Configure ALTR's Snowflake Service User

ALTR uses a "Service User" to connect to Snowflake, which is an account to your Snowflake instance used to create and enforce governance policies. This page guides you though how to manage this Service User and ensure it has all of the necessary permissions for policy creation and enforcement.

What is the Snowflake Service User?

In order to create and enforce data governance policies, ALTR needs to be able to access your Snowflake account and create schema objects. It does this just like any other Snowflake user - by having a User, Role, and warehouse with which to communicate with Snowflake. We refer to these as the “Service User”, “Service Role”, and “Service Warehouse”.

When signing up for ALTR through Snowflake Partner Connect, Snowflake automatically creates a user, role, and warehouse for ALTR - PC_ALTR_USER, PC_ALTR_ROLE, and PC_ALTR_WAREHOUSE. Although Snowflake automatically grants some permissions to PC_ALTR_ROLE, these are not sufficient to create and enforce governance policies. This document describes what permissions are required by ALTR’s Service User, why it needs them, and how you can permission (and re-permission) PC_ALTR_ROLE.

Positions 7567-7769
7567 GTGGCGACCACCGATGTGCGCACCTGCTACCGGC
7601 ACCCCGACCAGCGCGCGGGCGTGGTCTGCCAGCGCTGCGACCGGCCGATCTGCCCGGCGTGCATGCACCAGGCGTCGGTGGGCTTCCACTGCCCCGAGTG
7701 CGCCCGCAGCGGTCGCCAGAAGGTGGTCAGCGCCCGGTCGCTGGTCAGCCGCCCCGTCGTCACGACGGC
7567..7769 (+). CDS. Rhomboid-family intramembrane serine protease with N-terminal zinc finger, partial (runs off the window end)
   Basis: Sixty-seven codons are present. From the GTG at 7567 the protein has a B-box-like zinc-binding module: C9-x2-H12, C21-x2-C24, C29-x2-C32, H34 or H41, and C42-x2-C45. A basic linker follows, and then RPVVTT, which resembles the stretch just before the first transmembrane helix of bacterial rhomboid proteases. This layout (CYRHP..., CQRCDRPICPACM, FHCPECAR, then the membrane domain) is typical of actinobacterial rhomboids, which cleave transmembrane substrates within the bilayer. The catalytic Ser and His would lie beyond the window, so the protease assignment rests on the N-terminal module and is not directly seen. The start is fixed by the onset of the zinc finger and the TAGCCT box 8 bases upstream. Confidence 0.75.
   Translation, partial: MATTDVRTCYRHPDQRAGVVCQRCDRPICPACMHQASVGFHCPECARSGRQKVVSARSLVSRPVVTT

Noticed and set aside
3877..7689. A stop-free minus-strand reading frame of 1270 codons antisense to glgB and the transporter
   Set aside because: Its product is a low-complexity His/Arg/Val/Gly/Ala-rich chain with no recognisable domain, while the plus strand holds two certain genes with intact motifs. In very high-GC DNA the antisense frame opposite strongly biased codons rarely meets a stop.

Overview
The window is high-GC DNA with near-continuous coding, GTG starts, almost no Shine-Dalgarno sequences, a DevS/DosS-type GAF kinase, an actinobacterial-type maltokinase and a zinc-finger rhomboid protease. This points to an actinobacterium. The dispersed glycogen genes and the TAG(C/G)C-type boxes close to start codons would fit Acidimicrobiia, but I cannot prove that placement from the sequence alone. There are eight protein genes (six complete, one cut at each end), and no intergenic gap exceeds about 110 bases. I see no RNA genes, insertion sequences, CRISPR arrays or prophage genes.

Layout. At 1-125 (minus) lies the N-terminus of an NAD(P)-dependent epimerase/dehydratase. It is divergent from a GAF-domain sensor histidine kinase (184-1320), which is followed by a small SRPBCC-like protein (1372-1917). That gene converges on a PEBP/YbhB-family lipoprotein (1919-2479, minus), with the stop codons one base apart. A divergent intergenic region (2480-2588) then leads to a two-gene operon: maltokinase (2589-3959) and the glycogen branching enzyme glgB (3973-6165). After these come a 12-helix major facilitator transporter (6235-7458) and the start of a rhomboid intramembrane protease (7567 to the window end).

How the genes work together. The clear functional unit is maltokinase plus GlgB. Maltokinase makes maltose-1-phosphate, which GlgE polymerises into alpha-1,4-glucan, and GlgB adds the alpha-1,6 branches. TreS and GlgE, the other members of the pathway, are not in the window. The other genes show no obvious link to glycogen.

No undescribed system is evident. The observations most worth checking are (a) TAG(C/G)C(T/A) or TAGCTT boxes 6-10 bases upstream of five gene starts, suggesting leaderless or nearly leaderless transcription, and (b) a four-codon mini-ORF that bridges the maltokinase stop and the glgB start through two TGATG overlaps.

If you created your ALTR account directly through ALTR’s website, Snowflake did not auto-create a service user, role, and warehouse. Instead, you likely executed ALTR’s stored procedure for creating a service user - or you made your own. If you went through the stored procedure and need to re-permission the Service User (ALTR_SERVICE_USER), you can follow the same instructions as below - though be sure to set the parameter to FALSE instead of TRUE and ensure it’s affecting the correct role.

What is the Stored Procedure?